What is the solar power boom?
Is it the new, high-tech fuel for the new and growing world economy?
Is the rise of renewable energy a boon or a curse for the world’s biggest energy consumers?
And if it’s not a boon, how can we get more people into it?
The solar power industry has been booming in the past decade or so.
In fact, it was growing even faster in 2012 than the year before, according to the Solar Energy Industries Association.
And as more solar panels are installed in homes, businesses and factories, the demand for solar power has grown exponentially.
That means more solar power is available in many parts of the world, with some regions and countries able to accommodate up to 50 gigawatts of solar power.
Solar power is not only becoming more affordable, it’s also becoming more efficient.
Solar panels are about half the size of a traditional light bulb and generate about half as much power.
The efficiency of solar panels is higher than that of most other renewable energy sources, including wind and solar power, according a report from the University of California, Berkeley.
Solar panels can store up to 30 percent more energy than they consume, making them the most efficient source of energy in the United States.
And because solar power produces so little heat, it is also cheaper than coal, gas and nuclear power, the report found.
Solar panel installation is currently booming across the United Kingdom and Australia, where there is more than 1 gigawatt of solar capacity installed.
The United States is leading the way, with nearly half a gigawad of installations, according the Solar Power Association.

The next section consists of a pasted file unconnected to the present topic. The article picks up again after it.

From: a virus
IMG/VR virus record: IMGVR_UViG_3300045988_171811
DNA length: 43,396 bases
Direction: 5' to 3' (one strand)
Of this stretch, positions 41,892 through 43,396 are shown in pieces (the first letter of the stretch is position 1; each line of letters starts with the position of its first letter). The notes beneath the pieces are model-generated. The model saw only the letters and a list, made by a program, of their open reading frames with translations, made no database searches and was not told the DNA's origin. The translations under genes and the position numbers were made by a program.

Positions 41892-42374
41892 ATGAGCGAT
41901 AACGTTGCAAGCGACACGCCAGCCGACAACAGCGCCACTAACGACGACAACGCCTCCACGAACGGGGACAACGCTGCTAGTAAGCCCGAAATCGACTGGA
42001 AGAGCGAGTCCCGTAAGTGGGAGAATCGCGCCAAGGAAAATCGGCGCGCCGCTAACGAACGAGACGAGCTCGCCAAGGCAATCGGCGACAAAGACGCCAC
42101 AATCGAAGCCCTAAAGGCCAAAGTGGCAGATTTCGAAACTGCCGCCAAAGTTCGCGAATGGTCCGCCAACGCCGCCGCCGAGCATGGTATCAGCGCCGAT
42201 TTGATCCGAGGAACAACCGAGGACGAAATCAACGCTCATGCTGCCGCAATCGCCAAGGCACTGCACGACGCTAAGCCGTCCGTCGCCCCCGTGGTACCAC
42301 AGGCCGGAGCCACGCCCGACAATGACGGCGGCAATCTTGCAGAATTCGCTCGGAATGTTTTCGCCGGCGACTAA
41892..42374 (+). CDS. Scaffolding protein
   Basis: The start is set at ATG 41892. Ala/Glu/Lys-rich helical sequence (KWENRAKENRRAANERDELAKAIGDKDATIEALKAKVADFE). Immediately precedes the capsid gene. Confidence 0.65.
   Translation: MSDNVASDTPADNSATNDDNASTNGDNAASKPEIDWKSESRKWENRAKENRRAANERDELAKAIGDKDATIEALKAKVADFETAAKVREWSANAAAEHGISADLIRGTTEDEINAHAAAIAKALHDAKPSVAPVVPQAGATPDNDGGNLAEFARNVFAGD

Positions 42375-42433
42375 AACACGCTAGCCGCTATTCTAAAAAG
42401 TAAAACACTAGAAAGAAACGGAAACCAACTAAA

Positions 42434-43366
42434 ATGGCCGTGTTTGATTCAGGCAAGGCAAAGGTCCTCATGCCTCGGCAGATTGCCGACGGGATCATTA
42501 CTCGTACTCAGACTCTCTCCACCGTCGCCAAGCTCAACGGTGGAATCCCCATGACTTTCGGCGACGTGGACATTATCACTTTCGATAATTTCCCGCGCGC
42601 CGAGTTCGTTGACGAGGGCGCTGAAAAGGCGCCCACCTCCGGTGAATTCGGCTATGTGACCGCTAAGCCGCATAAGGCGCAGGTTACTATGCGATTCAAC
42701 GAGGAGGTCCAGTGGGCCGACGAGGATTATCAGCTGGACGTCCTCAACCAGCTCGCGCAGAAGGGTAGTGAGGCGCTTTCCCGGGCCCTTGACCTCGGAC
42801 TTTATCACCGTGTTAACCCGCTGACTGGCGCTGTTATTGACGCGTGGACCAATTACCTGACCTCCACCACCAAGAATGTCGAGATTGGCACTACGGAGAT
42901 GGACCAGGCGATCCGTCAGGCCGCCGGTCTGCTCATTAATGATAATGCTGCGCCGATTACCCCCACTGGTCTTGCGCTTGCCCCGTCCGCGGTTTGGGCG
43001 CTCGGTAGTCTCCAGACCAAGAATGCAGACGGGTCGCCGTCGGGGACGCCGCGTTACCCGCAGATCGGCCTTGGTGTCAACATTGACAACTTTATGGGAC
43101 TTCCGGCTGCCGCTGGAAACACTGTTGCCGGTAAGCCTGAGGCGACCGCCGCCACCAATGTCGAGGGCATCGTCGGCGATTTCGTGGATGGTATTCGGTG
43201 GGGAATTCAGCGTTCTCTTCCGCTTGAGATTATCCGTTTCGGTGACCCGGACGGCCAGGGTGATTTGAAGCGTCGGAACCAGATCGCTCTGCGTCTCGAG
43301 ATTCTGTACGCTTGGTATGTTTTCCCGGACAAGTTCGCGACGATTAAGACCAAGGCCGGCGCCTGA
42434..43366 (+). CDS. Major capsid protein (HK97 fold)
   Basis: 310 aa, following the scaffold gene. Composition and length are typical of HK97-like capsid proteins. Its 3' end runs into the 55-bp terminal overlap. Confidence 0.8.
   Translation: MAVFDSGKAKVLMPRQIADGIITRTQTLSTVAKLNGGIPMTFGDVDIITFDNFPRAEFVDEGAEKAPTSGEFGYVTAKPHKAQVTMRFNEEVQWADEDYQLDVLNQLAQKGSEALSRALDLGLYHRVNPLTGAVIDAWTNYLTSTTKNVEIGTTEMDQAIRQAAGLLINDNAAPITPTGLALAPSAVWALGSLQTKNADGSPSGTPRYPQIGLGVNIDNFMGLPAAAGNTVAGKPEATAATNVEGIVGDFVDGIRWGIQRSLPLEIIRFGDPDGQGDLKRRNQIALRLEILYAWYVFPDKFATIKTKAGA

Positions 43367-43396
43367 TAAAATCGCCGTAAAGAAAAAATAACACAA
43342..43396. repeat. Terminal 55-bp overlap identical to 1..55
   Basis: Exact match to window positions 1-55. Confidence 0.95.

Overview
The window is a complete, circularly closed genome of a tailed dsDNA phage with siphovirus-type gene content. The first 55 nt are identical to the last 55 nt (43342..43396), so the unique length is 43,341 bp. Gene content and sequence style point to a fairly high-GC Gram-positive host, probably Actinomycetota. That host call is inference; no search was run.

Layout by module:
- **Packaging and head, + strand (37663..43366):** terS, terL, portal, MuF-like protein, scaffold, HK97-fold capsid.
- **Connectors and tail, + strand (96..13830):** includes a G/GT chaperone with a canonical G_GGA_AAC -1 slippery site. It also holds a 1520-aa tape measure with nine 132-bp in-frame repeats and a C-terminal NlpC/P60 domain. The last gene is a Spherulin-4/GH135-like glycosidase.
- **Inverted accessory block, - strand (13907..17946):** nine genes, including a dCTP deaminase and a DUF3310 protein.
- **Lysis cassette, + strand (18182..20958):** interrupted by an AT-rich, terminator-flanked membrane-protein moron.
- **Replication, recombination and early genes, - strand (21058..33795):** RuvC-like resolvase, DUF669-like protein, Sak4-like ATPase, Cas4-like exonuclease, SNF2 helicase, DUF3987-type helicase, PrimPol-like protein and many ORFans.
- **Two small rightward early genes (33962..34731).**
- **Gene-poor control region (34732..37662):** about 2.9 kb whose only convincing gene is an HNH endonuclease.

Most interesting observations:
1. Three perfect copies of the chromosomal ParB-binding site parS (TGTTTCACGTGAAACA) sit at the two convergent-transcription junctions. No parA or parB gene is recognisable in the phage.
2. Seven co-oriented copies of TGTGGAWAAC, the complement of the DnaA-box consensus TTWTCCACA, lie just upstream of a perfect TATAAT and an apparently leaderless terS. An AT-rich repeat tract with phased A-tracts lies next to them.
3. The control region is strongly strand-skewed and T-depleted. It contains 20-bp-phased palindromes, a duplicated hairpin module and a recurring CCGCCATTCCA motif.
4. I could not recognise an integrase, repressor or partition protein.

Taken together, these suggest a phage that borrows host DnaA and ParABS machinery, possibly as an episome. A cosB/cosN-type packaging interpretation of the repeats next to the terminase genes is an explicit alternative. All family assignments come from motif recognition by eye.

Solar power is also growing in other parts of Europe, including France, Germany and Spain.
According to the United Nations Environment Program, the world currently uses about 10 gigawatts (GW) of solar energy a year, and that is growing rapidly.
According to the Energy Information Administration, the U.S. is currently the world leader in solar power generation.
And that’s good news for the environment.
Solar energy has been shown to be more energy efficient than wind and other renewable sources, such as solar thermal, wind turbines, geothermal and hydroelectric.
Solar can also produce much less carbon dioxide (CO2) than coal and gas.
And its use of water and waste heat has also been shown as environmentally friendly.
Solar energy is also the most energy-efficient of all renewable energy.
According the U,A,S,I,C,S.S., solar power accounts for about 13 percent of the energy in our electricity grid, with a lower carbon footprint than conventional electricity.
That makes solar power a natural choice for energy-hungry homes and businesses, where energy savings and more efficiency is needed.
In recent years, the cost of solar photovoltaic (PV) panels has dropped from around $1,000 to about $200, a trend that has contributed to a jump in solar energy installations, especially in China.
But with the cost still high, many homeowners are reluctant to install solar panels because of the hefty installation and maintenance costs.
A survey conducted by Solar Market Intelligence shows that homeowners are much more likely to invest in solar panels if they can lower the cost.
According a study by the Solar Technology Research Institute, homeowners who pay about half of their energy bills on solar energy are more likely than homeowners who do not pay much energy use to install a solar panel.